Vancouver is a great city. For people like me who use their feet for most of their transportation, it’s wonderful. But sometimes city decision-makers go overboard.
For recreation and exercise, there’s the 28-km seawall, part of which circles Stanley Park. It’s been voted the best place to run in Canada. There’s also the nine-km Arbutus Greenway running north/south across the city.
These are only a small part of the 140-km network of greenways that the City of Vancouver has built or planned. The aim is to have every residence within a 25-minute walk or 10-minute bike ride of a greenway.
I don’t bike, but I do walk and jog. And I really appreciate these scenic paths, as do the many runners, bikers, dog walkers, stroller pushers and others I see along them. I do notice, however, that even in peak times and in good weather, the number of people taking advantage of the trails is not very large.
I don’t have a car, so I also walk for transportation. I’m fortunate to live within four km of downtown and most of the other destinations I frequent. In many cases, this involves crossing a bridge. I use both the Burrard and Granville Bridges interchangeably, as they’re very close together.
About 10 years ago, the City of Vancouver implemented a plan to reduce vehicle traffic over the Burrard Bridge, devoting one car lane and one sidewalk to bicycles. Pedestrians used the other sidewalk. No problem. I was one of relatively few pedestrians.
In 2017, the city decided to reduce vehicle access on the bridge by another lane. It added a bike lane, fencing and esthetic improvements, and opened both sidewalks to walkers. The cost to the municipality’s taxpayers was $35 million, which doesn’t include the engineering and structural upgrades also done.
As a pedestrian, the fact that you could now walk on either side of the bridge made no difference.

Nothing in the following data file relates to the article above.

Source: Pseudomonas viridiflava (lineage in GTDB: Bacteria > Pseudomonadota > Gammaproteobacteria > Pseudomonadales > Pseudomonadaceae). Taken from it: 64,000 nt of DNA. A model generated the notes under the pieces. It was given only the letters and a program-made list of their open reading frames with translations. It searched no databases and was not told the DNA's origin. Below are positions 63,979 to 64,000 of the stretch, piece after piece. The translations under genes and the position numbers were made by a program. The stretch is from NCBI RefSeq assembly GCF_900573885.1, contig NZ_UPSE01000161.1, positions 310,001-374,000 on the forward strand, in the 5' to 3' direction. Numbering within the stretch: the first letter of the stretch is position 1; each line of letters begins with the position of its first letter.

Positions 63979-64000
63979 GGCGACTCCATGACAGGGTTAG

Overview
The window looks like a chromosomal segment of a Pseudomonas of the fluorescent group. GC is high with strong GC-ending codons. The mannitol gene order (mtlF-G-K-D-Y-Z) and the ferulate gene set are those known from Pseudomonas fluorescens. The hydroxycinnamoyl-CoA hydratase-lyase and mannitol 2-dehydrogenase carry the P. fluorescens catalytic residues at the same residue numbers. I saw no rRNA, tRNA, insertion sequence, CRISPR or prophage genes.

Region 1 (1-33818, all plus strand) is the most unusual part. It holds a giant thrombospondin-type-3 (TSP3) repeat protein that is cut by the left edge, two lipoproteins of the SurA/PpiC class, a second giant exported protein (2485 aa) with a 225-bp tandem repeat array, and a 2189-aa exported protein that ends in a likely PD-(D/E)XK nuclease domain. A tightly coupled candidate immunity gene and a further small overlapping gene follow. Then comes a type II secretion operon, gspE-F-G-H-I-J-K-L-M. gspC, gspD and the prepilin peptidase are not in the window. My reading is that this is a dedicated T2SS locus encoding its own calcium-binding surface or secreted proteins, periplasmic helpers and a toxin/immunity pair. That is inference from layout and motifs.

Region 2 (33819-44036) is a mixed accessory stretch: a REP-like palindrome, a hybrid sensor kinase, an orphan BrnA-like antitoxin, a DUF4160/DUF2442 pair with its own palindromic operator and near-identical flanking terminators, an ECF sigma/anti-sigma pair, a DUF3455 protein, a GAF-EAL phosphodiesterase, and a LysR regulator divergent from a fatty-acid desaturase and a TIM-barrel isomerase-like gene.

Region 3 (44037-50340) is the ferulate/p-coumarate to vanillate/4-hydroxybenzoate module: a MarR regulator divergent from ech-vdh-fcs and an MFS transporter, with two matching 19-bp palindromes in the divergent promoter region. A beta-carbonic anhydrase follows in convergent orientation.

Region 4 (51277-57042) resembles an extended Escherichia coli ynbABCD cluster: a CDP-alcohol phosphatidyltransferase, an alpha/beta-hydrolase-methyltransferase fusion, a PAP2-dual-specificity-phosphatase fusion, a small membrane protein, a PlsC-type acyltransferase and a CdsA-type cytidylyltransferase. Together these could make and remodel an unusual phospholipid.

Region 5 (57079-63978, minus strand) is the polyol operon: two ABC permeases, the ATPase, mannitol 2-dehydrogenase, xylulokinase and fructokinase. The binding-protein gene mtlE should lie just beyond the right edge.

Crossing the Granville Bridge recently, I was stopped by a woman who was interviewing walkers about a plan already adopted by the city to now spend at least $25 million creating an elevated greenway for walkers and bikers over that bridge. This was part of the public consultation program.
As a taxpayer, I wonder about governments that often adopt plans first with public consultation to follow.
I often use interviews as a research technique in my job so I noticed how cleverly the interview questions were designed to elicit a positive response to the project. They all centred on how wonderful the new greenway would be for the kind of people I very rarely see taking advantage of the similar and costly developments on the Burrard Bridge.
Some very important questions aren’t being asked. This project will be paid for by all the citizens of Vancouver. No one is asking them if they think that a greenway over the bridge is the best use of their tax money.
If we want to improve safety and esthetics in the Granville area, the money would be much better spent on improving conditions on Granville Street north of the bridge. I feel less safe waiting for a bus there than walking across the bridge.
Providing $25 million of modular housing for the homeless or reducing traffic congestion for the vast majority of Vancouverites who still use cars might be other options that voters would put ahead of more construction. That’s particularly true when it means more congestion getting into and out of downtown in order to add to the already expensive and ample bike and pedestrian capacity on the Burrard Bridge two short blocks away.
The city isn't asking questions like that.
But in online polls simply asking if people approve of the Granville Bridge greenway, 60 per cent said no. This result was gathered without any mention of other ways the $25 million could be spent.
I admire the people who serve on city council. I remind them to give greater consideration to the needs and wants of all the people who elected them.
Troy Media columnist Roslyn Kunin is a consulting economist and speaker.
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